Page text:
June is Immigrant Heritage Month. Start a new tradition by embarking on a culinary expedition in your own kitchen. Try cooking any of these family-friendly recipes shared by our neighbors.
Moro de Gandules
Moro is a rice and beans dish from the Dominican Republic. While the savory tomato-based seasoning flavors the rice, the green pigeon peas make the dish. These sweet and nutty legumes are crisp on the outside and tender on the inside when cooked. This dish works well as a starch alongside roasted chicken, and can also be served with a shredded slaw salad drizzled with a tangy and light vinaigrette.
4 tablespoons vegetable oil
½ onion diced
½ green bell pepper diced
½ red bell pepper diced
4 sprigs of cilantro chopped
1 tablespoon adobo
1 teaspoon ground oregano
1 teaspoon veggie bouillon (or ½ msg-free maggi cube)
1-2 cans green pigeon peas
1 8-oz can of tomato sauce (salsa de tomate)
3 cups medium or long grain rice
4 cups of water
Choose a medium-size pot or large pan of medium thickness to ensure even heating. Add the oil to your pot or pan and bring up to medium-high heat. Sauté peppers, onion and cilantro for one minute. Add bouillon, oregano, adobo and peas and stir until seasoning dissolves. Stir in tomato sauce and water. Add rice, bring to a strong boil, then reduce heat to low. Cook covered for 15 to 20 minutes or until liquid is absorbed and the rice grains are soft. Use a fork to fluff the rice before serving.
Plantains are the starchy cousins of bananas. Originally from Southeast Asia, today plantains are grown all over the world and are common in dishes from West and Central Africa, the Caribbean islands and Central and South America. Green plantains, peeled, sliced, fried, squished and fried again, go by the name of Patacones (Pa-ta-cone-nays) in Ecuador. Sprinkled with salt, they taste a bit like french fries but have more fiber, vitamin A and magnesium. Try them with mayo, ketchup or your favorite sauce for dipping.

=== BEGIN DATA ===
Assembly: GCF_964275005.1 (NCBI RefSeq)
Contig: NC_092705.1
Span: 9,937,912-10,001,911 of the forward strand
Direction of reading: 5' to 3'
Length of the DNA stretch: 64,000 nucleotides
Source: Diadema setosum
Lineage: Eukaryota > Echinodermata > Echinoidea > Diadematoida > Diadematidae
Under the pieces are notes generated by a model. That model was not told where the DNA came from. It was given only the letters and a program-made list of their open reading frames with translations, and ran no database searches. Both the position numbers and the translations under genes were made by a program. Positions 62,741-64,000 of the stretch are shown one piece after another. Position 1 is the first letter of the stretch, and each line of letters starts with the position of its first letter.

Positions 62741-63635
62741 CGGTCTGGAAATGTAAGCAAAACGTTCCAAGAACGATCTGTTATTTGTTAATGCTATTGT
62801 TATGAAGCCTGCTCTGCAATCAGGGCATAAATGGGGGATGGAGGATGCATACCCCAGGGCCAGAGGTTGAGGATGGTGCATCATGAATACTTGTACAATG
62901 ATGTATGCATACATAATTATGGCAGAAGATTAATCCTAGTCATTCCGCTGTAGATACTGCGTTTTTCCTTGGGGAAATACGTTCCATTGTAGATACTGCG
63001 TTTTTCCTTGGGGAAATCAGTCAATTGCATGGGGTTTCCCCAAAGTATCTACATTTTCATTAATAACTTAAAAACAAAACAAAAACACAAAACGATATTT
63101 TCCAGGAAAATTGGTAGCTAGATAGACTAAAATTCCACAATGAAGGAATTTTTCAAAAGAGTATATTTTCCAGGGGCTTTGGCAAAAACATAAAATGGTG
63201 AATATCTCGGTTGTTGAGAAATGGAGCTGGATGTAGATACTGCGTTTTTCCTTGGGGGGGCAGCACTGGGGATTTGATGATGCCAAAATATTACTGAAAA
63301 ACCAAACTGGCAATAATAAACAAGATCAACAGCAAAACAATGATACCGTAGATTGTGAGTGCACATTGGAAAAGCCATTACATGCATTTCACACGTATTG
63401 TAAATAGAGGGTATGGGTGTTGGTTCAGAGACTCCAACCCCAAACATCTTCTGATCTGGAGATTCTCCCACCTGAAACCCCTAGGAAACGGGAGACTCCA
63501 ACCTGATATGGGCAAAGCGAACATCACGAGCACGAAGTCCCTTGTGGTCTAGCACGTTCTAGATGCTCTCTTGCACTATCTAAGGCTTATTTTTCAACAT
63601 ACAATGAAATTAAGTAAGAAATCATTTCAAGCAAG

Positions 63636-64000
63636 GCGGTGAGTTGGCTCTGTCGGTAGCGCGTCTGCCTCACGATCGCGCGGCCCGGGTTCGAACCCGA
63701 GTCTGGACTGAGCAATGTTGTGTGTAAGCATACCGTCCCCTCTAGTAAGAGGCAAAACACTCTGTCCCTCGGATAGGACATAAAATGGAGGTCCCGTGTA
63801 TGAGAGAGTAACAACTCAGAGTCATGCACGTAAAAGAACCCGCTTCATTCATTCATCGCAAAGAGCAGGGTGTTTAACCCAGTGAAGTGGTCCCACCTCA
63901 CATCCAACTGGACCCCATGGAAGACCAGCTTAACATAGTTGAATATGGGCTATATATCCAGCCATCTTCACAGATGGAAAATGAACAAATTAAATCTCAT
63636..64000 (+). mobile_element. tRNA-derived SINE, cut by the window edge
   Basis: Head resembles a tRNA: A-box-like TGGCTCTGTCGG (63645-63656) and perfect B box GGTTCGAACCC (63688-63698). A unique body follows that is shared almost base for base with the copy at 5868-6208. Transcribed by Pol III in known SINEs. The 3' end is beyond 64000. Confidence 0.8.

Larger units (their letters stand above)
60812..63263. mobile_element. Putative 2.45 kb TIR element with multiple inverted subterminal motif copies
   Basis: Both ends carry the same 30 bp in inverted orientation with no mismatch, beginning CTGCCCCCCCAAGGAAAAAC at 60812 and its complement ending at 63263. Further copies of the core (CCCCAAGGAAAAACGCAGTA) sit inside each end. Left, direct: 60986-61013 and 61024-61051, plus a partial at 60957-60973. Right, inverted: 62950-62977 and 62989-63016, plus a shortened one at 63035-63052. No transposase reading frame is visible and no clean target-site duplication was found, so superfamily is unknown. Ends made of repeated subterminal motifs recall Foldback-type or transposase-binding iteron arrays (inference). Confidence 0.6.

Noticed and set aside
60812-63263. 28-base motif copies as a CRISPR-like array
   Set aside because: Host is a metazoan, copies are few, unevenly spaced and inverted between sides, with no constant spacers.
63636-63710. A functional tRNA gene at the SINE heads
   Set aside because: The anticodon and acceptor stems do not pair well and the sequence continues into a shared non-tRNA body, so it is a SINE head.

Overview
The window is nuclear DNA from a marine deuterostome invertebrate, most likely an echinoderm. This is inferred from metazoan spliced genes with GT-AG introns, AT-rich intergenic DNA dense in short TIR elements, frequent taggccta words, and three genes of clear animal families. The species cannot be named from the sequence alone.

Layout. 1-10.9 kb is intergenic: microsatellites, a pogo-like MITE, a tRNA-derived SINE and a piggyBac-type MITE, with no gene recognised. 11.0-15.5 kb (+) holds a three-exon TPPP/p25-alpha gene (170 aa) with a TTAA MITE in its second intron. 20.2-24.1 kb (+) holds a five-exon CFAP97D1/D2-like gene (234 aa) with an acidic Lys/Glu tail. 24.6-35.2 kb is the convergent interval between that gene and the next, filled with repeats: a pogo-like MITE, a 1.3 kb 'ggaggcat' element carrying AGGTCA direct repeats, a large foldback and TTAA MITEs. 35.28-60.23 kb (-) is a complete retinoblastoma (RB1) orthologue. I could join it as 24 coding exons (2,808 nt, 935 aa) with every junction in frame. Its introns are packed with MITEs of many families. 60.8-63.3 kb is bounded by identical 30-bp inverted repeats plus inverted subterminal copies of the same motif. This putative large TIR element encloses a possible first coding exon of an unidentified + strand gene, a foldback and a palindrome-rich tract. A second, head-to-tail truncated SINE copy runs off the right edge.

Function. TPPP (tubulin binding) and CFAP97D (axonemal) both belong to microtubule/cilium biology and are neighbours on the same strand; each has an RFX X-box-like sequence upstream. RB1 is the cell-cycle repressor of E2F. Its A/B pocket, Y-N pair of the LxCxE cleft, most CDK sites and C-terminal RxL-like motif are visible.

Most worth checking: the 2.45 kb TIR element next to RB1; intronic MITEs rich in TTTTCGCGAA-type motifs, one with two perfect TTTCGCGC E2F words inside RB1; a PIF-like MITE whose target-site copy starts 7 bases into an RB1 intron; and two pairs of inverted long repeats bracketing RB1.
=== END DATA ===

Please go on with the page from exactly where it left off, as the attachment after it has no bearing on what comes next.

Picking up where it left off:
2 yellow plantains
oil for frying
Cut off the ends of each plantain. Cut each plantain into two halves. Cut a slit along inside curve of each half and pry the peel from the plantain using the help of your knife when needed. A ripe yellow plantain is easier to peel than a green one.
Slice each plantain into quarter-inch coins.
Add oil to your pan. There should be enough to cover the plantain slices when you add them. Bring the pan and oil up to medium-high heat.
Once the oil is hot, begin adding the plantain slices. Do not let the slices overlap. Fry each batch for 2 minutes. Remove from heat. Squish each slice with a large spatula, jar or cup. Fry the pressed slices for a second time and then transfer to a paper towel-lined dish to drain. Season plantain slices with salt. Patacones should be crispy on outside and soft on inside.
Açaí is a small fruit native to the Amazon region and much used in the regional cuisine. It’s a good source of cancer-fighting antioxidants and vitamin C. It also has anti-inflammatory properties.
1 – 14 oz (400g) package of Acai Pulp
1 cup blueberries (fresh or frozen)
2 ripe bananas sliced (fresh or frozen)
½ cup milk, non-dairy, milk or water
Your choice of sweetener, for example, agave, honey, guarana syrup or sugar
Put your frozen fruits into the blender first. Pour in fresh and liquid ingredients next. Blend the smoothie to the desired consistency, adding more liquid as needed. Add sweetener to taste and blend.
For more recipes, coupons and international food, visit http://j.mp/spicedash19.
The website also includes coupons from local immigrant-owned small grocery stores and information on a chance to win an international chef gift basket.
To learn more about the World Food Fair, visit occcda.org/events. ••